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Need help surviving holidays?
Some tips and suggestions for coping with the hassle of the holidays.

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LEE WOOLF
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Date published: 12/18/2002

By LEE WOOLF

TODAY'S OFFERING is a collection of random thoughts relating to the holiday season. Considering my short attention span and your hectic schedule this time of year, a brief, easy-to-read column will work for both of us.

Whoever started the rumor that good things come in small packages (I think it might have been Mickey Rooney) was right on target.

I'm convinced that any gift requiring effort from two people to hoist into the trunk of a car is simply too much trouble.

So what if Aunt Louise would like a full-length mirror, or Uncle Harry needs a new stepladder. Let them wrestle with those items during the after-Christmas sales.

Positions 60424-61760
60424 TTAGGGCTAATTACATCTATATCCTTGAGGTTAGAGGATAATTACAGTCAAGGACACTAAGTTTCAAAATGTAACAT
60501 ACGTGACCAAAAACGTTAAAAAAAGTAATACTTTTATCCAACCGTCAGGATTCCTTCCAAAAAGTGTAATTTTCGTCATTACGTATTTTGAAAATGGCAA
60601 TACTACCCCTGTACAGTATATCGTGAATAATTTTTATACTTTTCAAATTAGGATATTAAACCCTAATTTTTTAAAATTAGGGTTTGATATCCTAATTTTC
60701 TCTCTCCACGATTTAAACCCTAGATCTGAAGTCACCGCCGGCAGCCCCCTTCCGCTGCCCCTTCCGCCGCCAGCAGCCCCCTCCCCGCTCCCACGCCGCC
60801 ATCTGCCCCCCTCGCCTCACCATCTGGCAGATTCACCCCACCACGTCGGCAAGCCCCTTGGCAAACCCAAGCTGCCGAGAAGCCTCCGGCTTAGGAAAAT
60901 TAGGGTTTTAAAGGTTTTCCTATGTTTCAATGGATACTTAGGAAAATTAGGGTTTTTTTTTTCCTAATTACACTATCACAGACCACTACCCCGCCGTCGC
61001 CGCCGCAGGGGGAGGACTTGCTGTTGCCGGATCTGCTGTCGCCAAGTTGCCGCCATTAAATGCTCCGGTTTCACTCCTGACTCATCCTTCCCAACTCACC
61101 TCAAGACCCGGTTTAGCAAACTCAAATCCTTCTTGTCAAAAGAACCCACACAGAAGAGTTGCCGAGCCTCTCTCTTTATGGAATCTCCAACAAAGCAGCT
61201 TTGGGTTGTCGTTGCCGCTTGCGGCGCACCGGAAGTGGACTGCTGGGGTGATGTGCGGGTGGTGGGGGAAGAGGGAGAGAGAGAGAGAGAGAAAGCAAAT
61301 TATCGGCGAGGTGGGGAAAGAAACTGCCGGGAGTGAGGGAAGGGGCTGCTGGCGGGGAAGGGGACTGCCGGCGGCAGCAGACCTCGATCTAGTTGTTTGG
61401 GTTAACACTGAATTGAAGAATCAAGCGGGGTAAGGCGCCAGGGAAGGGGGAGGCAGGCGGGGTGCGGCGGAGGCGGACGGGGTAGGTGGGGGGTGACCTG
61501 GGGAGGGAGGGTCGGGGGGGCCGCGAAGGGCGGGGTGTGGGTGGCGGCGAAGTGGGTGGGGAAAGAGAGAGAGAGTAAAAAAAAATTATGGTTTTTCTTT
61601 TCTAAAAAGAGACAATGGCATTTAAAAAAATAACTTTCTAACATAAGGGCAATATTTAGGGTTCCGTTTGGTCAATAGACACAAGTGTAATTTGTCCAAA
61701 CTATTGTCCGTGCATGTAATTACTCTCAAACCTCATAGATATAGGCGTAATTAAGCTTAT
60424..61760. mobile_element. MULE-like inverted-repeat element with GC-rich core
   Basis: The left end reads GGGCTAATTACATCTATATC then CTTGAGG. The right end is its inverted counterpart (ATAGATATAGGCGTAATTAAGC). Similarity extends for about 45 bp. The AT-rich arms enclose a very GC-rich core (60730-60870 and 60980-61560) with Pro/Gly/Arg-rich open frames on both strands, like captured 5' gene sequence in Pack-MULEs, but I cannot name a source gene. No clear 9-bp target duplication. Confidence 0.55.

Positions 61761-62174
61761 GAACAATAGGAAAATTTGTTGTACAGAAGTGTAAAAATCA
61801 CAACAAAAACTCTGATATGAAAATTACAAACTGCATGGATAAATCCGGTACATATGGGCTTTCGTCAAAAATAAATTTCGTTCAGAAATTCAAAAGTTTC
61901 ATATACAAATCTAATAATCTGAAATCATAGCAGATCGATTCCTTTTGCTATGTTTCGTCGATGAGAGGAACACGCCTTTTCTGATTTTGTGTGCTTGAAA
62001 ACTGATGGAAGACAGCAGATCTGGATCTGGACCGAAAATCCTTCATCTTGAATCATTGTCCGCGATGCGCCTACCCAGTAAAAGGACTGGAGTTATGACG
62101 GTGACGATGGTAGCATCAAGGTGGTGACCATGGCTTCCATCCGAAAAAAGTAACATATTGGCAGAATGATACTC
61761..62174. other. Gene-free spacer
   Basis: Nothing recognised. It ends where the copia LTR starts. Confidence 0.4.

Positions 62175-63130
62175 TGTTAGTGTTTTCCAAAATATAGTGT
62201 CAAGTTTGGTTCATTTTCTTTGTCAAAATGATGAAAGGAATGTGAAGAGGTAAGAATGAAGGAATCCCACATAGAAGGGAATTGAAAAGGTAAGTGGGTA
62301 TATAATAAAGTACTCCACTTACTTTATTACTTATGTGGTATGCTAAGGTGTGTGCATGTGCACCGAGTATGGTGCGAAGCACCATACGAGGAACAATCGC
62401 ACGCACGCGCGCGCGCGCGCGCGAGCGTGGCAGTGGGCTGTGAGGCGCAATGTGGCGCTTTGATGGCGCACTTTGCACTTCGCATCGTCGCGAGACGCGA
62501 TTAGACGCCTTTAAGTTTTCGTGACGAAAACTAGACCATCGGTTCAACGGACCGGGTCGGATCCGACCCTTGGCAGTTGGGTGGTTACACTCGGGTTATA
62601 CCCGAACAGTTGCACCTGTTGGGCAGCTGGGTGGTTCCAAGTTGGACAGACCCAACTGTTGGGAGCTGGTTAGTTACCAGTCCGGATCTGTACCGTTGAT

Small gifts (think jewelry and CDsor even books, cameras or video games) are easy to shop for, easy to wrap and easy to transport to Grandma's house.

And they will bring as big a smile on Christmas morning as anything you have to carry in the rack on top of your minivan.

The rule with holiday music is simple: The older the better.

"The Christmas Song," by Nat King Cole and "White Christmas" as done by Bing Crosby still rank as my all-time favorites.

For a quiet and solemn Christmas Eve, I recommend "O Holy Night" by Robert Goulet, or just about any hymn sung by Barbra Streisand.

And pleaseno holiday music performed by chipmunks or barking dogs. Don't get me wrong. I love dogs. I just prefer them sleeping at my feet while Bing does the crooning.

While I may be old-school when it comes to holiday music, count me among those who can be satisfied with an artificial tree instead of the real thing.

I still remember cutting my hand a few years ago with a big knife while trimming the bark from a large pine I was trying to squeeze into a tree stand.

I wrapped my hand in a towel and drove to the emergency room. But I forgot to leave a note for my wife, who came home to find a knife and drops of blood on our carport.

Needless to say, I had some 'splaining to do when I got home. And sympathy wasn't the prevailing mood, as I recall.


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